The U.S. Army Has a Vision for the Future. Is It the Right One?
Last week the U.S. Army’s Training and Doctrine Command released a new report entitled, “The U.S. Army in Multi-Domain Operations 2028.” The title might seem to suggest that the document would only interest die-hard military geeks. But despite its complex and arcane phrasing, the report is actually a fascinating window into how the Army sees future armed conflict and how it intends to prepare for it.
The report expands on the National Defense Strategy, which the Pentagon unveiled in early 2018. That document identified America’s primary security threat as “revisionist powers,” particularly Russia and China. The Army’s new report expands on this idea, labeling Russia the “pacing threat” that will shape capability development over the next few years, while flagging China as the more pressing long-term adversary. While very different in national objectives and capabilities, the report notes, Russia and China “operate in a sufficiently similar manner to orient on their capabilities collectively.” What works to deter or defeat one of them, the Army believes, will also work against the other.
According to the report, China and Russia “believe they can achieve objectives below the threshold of armed conflict ... fracturing the U.S.’s alliances, partnerships, and resolve” using diplomatic and economic actions; unconventional operations; information warfare such as weaponized social media, false narratives and cyber attacks; and conventional military forces. This is what security experts call “gray zone” aggression.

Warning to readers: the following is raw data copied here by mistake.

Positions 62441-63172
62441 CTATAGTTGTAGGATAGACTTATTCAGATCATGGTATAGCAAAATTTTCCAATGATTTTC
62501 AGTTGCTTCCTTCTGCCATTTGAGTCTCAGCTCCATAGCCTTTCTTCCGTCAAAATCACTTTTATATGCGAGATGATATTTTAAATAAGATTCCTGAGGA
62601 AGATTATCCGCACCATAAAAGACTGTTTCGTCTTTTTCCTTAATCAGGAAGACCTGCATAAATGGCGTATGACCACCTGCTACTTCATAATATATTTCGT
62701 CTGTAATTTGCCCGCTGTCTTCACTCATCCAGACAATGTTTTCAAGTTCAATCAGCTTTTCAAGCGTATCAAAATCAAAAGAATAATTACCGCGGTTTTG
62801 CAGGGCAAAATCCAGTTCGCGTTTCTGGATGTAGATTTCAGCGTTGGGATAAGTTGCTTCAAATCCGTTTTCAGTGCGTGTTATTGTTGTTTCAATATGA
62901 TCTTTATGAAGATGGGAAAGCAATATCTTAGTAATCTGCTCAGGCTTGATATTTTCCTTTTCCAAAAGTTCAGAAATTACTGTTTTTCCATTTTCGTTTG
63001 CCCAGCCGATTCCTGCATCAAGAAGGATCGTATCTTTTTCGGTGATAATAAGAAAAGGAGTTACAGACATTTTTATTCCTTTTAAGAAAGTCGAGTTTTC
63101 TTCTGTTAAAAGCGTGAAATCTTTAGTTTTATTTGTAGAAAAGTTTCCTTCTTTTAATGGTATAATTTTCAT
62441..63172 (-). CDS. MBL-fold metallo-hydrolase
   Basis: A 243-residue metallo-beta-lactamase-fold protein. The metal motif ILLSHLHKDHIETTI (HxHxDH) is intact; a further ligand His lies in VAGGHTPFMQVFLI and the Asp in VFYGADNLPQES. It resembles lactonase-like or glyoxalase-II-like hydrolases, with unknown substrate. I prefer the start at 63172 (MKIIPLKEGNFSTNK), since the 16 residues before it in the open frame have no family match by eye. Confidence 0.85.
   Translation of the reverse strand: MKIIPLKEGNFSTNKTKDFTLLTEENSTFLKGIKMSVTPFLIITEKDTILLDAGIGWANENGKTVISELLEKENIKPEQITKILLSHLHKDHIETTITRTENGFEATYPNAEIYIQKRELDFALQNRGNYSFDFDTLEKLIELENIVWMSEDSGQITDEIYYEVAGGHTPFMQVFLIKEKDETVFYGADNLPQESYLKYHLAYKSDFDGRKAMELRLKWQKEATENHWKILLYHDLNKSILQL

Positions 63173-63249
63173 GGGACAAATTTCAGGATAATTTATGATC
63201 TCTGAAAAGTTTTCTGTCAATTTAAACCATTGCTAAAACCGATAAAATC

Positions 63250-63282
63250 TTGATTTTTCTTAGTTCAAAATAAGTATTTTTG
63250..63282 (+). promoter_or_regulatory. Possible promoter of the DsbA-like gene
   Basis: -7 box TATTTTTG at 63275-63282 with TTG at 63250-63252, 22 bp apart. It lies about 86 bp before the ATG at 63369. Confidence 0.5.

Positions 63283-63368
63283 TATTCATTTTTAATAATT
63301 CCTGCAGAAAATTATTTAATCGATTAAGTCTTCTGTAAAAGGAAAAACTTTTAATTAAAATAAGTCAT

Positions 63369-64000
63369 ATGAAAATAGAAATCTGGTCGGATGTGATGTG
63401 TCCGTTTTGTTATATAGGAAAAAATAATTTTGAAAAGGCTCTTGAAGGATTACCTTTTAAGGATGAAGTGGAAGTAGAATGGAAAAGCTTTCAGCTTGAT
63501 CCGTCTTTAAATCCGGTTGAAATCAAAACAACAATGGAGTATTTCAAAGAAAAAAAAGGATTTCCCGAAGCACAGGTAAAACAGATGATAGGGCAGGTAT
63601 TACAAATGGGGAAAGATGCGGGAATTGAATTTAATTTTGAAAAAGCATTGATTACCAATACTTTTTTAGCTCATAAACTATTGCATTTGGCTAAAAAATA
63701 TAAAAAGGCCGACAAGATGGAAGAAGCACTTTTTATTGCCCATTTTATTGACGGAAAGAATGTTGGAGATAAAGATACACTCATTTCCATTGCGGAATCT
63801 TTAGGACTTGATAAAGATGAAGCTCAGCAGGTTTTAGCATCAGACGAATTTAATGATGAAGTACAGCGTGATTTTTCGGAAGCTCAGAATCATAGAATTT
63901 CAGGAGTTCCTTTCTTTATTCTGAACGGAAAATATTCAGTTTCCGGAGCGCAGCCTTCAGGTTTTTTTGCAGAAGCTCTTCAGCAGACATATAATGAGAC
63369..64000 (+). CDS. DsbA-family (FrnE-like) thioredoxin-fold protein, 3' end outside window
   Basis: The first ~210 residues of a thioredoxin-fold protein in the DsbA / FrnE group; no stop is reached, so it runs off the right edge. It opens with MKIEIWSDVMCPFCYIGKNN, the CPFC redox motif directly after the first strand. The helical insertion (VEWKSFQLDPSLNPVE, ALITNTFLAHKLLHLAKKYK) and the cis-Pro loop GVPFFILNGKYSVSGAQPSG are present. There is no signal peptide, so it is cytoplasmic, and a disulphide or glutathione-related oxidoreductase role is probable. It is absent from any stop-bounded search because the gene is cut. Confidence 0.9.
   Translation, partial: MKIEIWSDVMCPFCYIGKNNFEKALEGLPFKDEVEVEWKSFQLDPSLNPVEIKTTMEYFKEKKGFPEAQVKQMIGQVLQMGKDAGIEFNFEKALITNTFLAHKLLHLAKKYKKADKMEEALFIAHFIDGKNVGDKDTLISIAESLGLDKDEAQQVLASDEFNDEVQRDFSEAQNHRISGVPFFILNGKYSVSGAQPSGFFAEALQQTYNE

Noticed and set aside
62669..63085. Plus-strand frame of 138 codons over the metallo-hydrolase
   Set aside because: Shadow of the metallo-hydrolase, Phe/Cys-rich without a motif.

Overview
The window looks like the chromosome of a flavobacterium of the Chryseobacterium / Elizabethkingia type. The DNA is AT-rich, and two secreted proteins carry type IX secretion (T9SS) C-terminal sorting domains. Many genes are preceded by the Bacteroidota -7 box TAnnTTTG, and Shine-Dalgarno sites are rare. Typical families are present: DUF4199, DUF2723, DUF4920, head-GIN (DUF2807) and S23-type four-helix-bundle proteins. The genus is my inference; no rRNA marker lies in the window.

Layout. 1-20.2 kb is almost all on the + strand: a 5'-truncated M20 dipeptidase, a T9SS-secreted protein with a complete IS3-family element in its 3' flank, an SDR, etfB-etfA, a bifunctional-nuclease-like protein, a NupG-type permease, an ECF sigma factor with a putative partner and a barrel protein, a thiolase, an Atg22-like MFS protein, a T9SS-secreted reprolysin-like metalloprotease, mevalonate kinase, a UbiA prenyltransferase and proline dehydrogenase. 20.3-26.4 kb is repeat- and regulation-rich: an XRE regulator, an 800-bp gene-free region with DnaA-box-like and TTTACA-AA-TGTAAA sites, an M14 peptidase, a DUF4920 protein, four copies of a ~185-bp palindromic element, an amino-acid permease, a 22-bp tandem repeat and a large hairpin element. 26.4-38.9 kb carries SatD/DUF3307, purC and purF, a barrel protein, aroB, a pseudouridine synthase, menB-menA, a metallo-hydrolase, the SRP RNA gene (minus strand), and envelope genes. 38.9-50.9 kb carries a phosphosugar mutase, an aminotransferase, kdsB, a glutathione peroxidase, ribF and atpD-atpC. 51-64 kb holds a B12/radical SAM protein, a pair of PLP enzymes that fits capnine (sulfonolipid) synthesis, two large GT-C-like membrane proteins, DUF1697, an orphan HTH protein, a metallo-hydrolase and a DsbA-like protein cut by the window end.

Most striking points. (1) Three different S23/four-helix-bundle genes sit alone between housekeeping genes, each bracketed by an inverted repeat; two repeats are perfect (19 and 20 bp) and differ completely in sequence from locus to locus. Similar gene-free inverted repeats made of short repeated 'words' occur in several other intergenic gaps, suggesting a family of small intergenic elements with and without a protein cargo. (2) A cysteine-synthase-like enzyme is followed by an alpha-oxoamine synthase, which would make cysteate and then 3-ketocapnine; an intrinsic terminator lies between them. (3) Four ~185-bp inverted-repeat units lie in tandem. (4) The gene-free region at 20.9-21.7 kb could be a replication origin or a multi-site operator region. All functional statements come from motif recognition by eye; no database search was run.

While the Army sees a role for itself in the gray zone, most of the new report focuses on how it would respond if China and Russia resorted to war “by employing layers of anti-access and area denial systems designed to rapidly inflict unacceptable losses on U.S. and partner military forces,” forcing Washington to either accept aggression or pay a high price to reverse it.
If this sounds like what Saddam Hussein tried to do when he invaded Kuwait in 1990, it is. The difference is that the U.S. military of 1990 was so superior to the Iraqi armed forces that it could reverse Saddam’s aggression at a politically acceptable cost. The Army and the other services believe that without augmented capabilities, they might not be able to do that in the future against the technologically advanced Russian and Chinese militaries. The way to regain clear superiority over potential opponents is by developing “multi-domain operations” that tightly integrate military formations and operations across all of the domains of warfighting: land, air, sea, space and cyber. Once this integrated approach is in place, the Army will be able to “overmatch the enemy through cross-domain synergy and multiple forms of attack all enabled by mission command and disciplined initiative.”